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RWU Law Introduces Master’s in Law for Non-Lawyers

RWU Law launches new Master of Studies in Law to offer legal education in a one-year program

BRISTOL, R.I. – For professionals interested in gaining a legal education without training to become a lawyer, Roger Williams University School of Law has launched a new Master’s in Law for non-lawyers.

The Master of Studies in Law (M.S.L.) is a one-year program open to learners who seek deep exposure to law and legal methods in order to broaden their professional skill set or add value to their résumé, but who do not want to be practicing attorneys.

Part of RWU Law’s M.S.L. program will replicate the experience of a first-year juris doctor student. M.S.L. students will study such law school staples as torts, contracts, criminal law and civil procedure alongside J.D. students, writing the same papers and taking the same exams.

But M.S.L. candidates will also have access to higher-level elective law courses applicable to their particular career fields. And they will graduate after accumulating two semesters of credit instead of the six needed to earn a J.D. The first class of M.S.L. candidates will matriculate in Fall 2016.

“Law now influences human activity as never before,” according to RWU Law Dean Michael J. Yelnosky. “One consequence is that a growing number of non-lawyers come into contact with lawyers and the law as a regular part of their work. As a result, many people would benefit from some rigorous legal training, but don’t need a J.D. Our M.S.L. program is designed to serve people who are seeking that edge.”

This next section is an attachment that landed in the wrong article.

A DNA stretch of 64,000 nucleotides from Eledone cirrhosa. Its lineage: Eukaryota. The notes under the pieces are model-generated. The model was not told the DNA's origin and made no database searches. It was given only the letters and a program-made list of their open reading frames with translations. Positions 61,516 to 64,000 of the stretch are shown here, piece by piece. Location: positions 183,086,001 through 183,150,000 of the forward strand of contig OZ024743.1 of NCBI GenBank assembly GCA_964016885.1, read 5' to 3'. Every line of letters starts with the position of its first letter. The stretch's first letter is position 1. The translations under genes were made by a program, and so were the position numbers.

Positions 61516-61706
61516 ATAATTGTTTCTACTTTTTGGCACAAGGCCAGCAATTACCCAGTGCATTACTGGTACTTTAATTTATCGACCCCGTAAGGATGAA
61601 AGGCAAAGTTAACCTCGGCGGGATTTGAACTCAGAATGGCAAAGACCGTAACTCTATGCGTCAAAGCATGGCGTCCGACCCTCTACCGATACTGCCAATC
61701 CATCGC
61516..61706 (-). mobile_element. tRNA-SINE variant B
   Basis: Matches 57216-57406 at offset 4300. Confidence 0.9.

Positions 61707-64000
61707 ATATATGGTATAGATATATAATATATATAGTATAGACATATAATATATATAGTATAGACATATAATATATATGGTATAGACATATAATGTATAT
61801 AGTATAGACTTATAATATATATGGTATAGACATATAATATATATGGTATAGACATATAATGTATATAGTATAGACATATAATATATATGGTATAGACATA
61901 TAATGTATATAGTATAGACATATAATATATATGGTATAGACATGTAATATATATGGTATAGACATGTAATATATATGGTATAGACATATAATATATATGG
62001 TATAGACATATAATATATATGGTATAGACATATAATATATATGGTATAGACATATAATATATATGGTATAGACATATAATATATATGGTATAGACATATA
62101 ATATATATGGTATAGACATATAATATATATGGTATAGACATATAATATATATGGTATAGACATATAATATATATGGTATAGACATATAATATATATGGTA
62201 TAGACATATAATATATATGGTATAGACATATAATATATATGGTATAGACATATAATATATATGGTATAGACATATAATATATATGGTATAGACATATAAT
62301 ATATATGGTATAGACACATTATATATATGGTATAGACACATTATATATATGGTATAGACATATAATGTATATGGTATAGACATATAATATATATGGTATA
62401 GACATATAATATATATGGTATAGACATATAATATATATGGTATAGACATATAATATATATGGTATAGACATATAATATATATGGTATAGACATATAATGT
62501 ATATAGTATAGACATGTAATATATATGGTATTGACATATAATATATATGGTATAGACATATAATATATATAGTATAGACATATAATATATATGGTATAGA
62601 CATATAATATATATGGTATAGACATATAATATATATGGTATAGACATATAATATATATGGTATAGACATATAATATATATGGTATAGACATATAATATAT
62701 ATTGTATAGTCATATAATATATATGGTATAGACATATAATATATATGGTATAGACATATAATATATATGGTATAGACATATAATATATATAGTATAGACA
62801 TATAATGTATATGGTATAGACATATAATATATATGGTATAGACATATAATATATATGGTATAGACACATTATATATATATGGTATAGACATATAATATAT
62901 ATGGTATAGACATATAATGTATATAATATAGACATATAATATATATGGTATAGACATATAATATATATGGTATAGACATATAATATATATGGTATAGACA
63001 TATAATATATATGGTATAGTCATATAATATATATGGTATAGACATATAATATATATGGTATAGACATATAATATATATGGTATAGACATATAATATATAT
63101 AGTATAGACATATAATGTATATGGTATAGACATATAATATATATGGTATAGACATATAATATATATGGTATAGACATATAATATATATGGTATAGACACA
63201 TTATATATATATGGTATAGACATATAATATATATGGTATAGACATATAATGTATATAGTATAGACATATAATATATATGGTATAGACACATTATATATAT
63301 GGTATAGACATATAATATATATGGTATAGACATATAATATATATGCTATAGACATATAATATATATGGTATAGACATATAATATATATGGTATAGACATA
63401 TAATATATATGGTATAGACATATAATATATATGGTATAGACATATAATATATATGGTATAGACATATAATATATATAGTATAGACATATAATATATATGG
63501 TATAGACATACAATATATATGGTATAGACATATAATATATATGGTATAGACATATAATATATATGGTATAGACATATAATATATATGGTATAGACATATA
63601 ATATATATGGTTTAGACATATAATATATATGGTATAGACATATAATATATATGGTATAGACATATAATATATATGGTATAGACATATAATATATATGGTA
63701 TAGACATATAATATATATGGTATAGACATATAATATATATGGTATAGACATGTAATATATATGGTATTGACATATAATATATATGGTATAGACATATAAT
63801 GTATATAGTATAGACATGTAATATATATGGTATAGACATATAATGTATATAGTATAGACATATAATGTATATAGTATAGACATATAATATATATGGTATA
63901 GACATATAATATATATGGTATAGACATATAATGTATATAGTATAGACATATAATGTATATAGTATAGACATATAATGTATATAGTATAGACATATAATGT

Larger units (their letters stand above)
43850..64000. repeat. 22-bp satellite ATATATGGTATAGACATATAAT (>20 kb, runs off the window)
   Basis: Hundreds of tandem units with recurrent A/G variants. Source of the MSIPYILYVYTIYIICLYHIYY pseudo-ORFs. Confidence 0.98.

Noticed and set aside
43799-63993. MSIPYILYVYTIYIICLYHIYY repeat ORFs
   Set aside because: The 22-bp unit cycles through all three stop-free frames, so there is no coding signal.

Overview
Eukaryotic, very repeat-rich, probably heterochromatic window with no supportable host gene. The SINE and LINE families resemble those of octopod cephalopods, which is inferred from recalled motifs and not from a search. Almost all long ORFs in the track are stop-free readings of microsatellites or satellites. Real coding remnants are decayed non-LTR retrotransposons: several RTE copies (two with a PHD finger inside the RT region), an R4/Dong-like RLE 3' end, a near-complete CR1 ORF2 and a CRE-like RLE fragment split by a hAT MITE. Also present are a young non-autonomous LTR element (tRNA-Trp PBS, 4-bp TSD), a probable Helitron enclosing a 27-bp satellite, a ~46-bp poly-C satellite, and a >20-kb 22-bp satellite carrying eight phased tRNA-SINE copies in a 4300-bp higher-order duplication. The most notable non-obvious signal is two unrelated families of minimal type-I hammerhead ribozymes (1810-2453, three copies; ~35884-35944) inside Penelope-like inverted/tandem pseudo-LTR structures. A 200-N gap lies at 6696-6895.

The program is a practical and forward-looking response to a fast-changing legal and business landscape that touches almost every aspect of life. Over the past few years, a dozen or so law schools around the country have established M.S.L. programs; however, RWU Law and Northeastern University are the only law schools in New England with broad M.S.L. programs.

The course of study will provide students with a solid legal foundation paired with a flexible and practical professional slant. Along with gaining a foundational understanding of law, students will be able to design a course of study that focuses on subject areas most important to their career goals. Human resource professionals, for-profit and non-profit business managers, journalists, government employees, realtors, accountants, IT professionals, educators, compliance officers, and those who work in the criminal justice system and in various positions related to environmental law are examples of professional fields that might benefit from this course of study.

Yelnosky noted that the program is not intended to train lawyers or undermine traditional legal practice, but is simply a practical response to changing realities.

“Master’s program graduates will not be lawyers and will not be able to practice law,” he said. “However, they will be better consumers of legal services; better at working with legal materials, such as statutes and regulations; better at communicating with lawyers, better at determining whether they need legal services; and better educated about the legal system, which has an increasing impact on all our lives.  Master’s graduates will be a complement to and not a substitute for lawyers.”